Cover Image: Issue 9, Materials Today.
Cover Image: Issue 9, Materials Today.

Zinc oxide (ZnO) is a II–VI compound, n-type semiconductor with a direct wide-band gap (3.37 eV) and a large exciton binding energy (60 meV). It is one of the most important functional materials thanks to its unique properties, which include piezoelectricity, chemical stability, and its behavior as a catalyst. Furthermore, its biocompatibility and biosafety make it suitable for use in biomedical applications [1] and [2]. It possesses hexagonal wurtzite-type structure, with space group P63mc and lattice parameters a = 3.2 Å and c = 5.2 Å. The wurtzite structure of ZnO can be described as a series of alternating planes composed of tetrahedrally coordinated O2− and Zn2  ions stacked alternately along the c-axis. There is no center of inversion, which allows for anisotropic growth. ZnO exhibits positive (Zn2 ) and negative (O2−) polar facets, which produce a normal dipole moment and a spontaneous polarization along the c-axis, with a divergence in surface energy.

ZnO has an incredibly rich family of nanostructures due to the three fast growing directions: <20>, <010>, and <±0001>. The final structure can be determined by controlling the growth of these directions. The relative growth rate along these directions determines the surface morphology and the aspect ratio of the structure. A variety of nanostructures, such as nanowires, nanobelts, nanorods, pyramids, nanocages, dandelions, branched crystallites, organic capped nanocrystals, nanotubes, hollow beads, nanocones, nanoflowers, and nanostars have all been demonstrated. These structures have been produced using a number of different methods, including vapor–liquid–solid growth, chemical vapor deposition, pulse laser deposition, sputtering, electrodeposition, template based methods, and thermal evaporation.

ZnO is suitable for a wide range of applications, including room-temperature UV lasers, light-emitting diodes, chemical sensors, actuators, varistors, photodetectors, and photonic crystals [3], [4] and [5]. There is considerable interest in using ZnO in dye sensitized solar cells (DSSCs) due to its high electron mobility and stability compared to organic dyes. The properties of ZnO depend on the size, orientation, morphology, aspect ratio, and crystalline density of the microstructures. The surface area also plays a crucial role in many applications: three dimensional (3D) hierarchical branching nanowire structures offer better electron transport while maintaining a large specific surface area [6]. The addition of branching to arrays of nanorods improves dye loading by adding more material to absorb incident light. Moreover, hierarchical nanostructures scatter the light intensely, which increases the interaction between incident light and the material. Therefore, the localization of photons in the anode improves the light harvesting efficiency [7]. Hence 3D nanostructures are applicable for use efficient in solar cells. With this in mind, we have grown ZnO with a cactus-like morphology using a facile aqueous chemical method at relatively low temperatures.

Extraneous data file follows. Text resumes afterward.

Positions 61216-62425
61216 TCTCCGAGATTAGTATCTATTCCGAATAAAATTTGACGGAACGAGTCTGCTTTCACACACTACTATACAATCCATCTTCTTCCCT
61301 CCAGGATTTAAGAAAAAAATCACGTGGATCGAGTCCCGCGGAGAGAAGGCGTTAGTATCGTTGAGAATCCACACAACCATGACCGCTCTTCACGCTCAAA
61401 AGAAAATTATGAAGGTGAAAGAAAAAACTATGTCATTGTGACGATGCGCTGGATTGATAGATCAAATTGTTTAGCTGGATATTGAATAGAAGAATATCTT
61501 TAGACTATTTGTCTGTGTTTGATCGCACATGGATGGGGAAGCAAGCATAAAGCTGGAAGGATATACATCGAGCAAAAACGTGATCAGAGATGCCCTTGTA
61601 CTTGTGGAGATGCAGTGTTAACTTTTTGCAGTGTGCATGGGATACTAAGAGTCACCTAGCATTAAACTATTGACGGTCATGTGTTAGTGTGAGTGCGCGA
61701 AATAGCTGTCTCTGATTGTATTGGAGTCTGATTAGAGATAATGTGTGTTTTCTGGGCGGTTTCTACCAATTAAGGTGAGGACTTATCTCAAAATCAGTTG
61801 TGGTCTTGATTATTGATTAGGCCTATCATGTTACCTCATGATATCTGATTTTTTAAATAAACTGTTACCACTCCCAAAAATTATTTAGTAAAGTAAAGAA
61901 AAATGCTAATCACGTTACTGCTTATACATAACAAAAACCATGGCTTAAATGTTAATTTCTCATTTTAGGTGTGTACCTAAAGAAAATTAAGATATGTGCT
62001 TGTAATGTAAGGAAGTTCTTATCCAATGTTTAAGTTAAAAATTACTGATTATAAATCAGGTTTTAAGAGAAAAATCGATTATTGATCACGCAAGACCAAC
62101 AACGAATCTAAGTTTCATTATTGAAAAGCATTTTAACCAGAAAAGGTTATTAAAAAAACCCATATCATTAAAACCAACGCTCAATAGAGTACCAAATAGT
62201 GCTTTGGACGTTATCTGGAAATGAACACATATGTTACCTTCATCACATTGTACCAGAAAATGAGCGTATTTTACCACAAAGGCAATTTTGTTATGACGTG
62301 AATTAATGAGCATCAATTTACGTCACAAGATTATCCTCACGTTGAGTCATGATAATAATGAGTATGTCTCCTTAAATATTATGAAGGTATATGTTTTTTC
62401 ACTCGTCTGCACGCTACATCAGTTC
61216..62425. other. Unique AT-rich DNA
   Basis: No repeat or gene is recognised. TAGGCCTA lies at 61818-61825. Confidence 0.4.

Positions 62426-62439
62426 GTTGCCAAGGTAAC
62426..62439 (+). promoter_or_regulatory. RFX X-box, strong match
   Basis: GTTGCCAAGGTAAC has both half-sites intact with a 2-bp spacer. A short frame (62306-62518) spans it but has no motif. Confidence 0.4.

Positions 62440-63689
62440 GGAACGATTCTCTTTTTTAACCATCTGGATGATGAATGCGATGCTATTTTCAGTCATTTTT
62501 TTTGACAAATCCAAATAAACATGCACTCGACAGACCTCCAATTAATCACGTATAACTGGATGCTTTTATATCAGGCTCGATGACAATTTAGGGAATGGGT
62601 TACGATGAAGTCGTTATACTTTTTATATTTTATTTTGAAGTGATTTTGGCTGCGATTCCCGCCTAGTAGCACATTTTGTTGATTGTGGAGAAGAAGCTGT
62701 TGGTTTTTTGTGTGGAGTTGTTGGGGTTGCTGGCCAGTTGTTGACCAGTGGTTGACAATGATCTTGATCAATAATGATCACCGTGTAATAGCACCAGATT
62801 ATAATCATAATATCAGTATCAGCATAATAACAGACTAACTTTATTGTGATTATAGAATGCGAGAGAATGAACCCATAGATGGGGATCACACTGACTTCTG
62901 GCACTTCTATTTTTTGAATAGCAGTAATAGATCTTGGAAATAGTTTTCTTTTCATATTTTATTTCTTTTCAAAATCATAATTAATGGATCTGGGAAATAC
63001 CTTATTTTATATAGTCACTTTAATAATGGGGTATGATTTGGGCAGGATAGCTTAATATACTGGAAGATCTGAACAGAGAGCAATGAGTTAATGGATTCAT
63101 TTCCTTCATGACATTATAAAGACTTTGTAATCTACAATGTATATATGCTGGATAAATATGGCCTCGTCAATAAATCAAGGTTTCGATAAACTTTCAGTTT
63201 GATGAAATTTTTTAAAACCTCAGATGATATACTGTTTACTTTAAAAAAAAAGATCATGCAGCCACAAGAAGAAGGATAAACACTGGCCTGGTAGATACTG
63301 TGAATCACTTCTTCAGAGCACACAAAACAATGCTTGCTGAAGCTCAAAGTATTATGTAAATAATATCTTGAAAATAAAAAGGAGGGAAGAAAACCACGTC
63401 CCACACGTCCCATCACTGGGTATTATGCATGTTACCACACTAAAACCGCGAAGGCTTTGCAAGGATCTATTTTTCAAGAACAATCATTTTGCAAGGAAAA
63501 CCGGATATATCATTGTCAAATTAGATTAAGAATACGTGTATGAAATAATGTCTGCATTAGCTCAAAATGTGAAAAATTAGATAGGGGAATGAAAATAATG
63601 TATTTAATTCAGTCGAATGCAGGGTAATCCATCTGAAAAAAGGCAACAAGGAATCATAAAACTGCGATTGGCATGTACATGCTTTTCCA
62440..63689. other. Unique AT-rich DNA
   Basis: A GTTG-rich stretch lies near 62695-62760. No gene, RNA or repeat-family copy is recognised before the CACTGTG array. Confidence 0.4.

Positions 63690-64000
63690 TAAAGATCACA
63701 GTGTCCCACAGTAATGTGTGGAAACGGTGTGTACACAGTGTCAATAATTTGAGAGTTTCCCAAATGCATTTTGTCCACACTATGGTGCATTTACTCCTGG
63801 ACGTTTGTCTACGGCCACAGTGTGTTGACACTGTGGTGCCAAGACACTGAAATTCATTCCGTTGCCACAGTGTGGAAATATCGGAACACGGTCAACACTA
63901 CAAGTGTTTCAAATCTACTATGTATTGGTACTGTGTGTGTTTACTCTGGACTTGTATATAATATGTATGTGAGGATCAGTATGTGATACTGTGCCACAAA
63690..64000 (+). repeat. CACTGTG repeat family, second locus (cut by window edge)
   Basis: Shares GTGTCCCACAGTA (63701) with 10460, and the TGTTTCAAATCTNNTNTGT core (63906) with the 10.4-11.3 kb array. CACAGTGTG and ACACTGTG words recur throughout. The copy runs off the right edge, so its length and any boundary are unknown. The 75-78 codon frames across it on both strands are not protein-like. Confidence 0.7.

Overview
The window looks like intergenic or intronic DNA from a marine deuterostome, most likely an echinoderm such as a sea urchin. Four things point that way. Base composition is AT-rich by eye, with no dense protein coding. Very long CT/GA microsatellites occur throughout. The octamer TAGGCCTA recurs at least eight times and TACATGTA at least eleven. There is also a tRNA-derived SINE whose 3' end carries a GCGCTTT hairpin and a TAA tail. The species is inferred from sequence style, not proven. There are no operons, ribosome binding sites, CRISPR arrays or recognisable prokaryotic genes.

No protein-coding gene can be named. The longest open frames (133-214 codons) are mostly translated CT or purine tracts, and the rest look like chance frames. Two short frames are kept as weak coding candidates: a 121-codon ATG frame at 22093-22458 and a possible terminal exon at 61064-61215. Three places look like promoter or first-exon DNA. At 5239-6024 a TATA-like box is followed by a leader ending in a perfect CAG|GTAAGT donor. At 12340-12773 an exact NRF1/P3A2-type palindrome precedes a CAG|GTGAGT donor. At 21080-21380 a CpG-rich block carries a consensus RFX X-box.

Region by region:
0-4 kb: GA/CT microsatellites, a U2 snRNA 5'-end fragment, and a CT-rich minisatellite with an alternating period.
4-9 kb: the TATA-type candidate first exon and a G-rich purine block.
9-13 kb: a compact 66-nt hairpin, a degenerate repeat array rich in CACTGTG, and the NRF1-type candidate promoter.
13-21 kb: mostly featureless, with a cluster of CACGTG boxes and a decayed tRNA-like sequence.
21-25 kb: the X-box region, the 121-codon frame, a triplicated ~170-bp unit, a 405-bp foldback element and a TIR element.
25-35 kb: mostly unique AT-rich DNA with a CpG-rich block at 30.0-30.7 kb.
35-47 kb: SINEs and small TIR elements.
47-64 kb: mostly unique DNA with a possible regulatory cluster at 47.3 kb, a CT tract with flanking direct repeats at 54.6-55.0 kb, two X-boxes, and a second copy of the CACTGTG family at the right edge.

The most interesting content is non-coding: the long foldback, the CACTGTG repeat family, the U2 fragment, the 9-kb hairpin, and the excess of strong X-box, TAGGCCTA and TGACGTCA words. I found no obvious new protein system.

Great care was taken to coat a uniform ZnO seed layer onto ultrasonically cleaned glass substrates. The seed solution was prepared in absolute ethanol with 0.05 M zinc acetate (Zn(CH3COO)2·2H2O) and 0.05 M diethanolamine (HN(CH2CH2OH)2, DEA). The clean glass substrate was dip coated for 10 seconds in a seed solution and then kept at room temperature over night for drying. The dried films were annealed at 400 °C for 5 minutes in air to yield a seed layer of ZnO on the substrate. This seed coating process was repeated twice to ensure the uniform coverage of ZnO seed on the substrate. The seeded substrates were placed vertically in 200 ml of growth solution containing equimolar (0.05 M) amounts of zinc acetate and hexamethylenetetramine (HMTA), and refluxed at 95 ± 3 °C for 5 hours. The resulting film exhibited a dense forest of vertically aligned ZnO nanorods. Various surfactants such as polyethylenimine (PEI), polyacrylic acid (PAA), and diaminopropane (DAP) were added to fine-tune the surface morphology.

Vertically aligned ZnO nanorods, faceted microrods, nanoneedles, and nanotowers were grown on glass substrates. We also studied the influence of pH on morphology. It was found that the nanodisks and nanoflowers were produced using acidic and basic baths, respectively. Finally, the nanoneedle film was re-seeded and re-refluxed at 90 °C for 5 hours in the presence of DAP (∼0.2 ml) in the growth solution.

This month's cover image shows the cactus-like morphology, formed by the combination of two types of needle that contain central primary microneedles, and secondary nanoneedles emanating from the primary. The primary needles are oriented along the c-axis with an average 2 μm tip diameter. The dense secondary nanoneedles possess an average diameter of 65 nm and a length of 9 μm.

Further Reading
[1] J. Qian et al. Adv Mater, 21 (2009), p. 3663
[2] K. Park et al. Adv Mater, 22 (2010), p. 2329
[3] Z.L. Wang, Mater Sci Eng R, 64 (2009), p. 33
[4] J.B. Baxter, E.S. Aydil Sol Energy Mater Sol Cells, 90 (2006), p. 607
[5] R.C. Pawar et al. Sensor Actuat B: Chem, 151 (2010), p. 212
[6] M.J. Bierman, S. Jin Energy Environ Sci, 2 (2009), p. 1050
[7] T.P. Chou et al. Adv Mater, 19 (2007), p. 2588

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DOI: 10.1016/S1369-7021(11)70194-8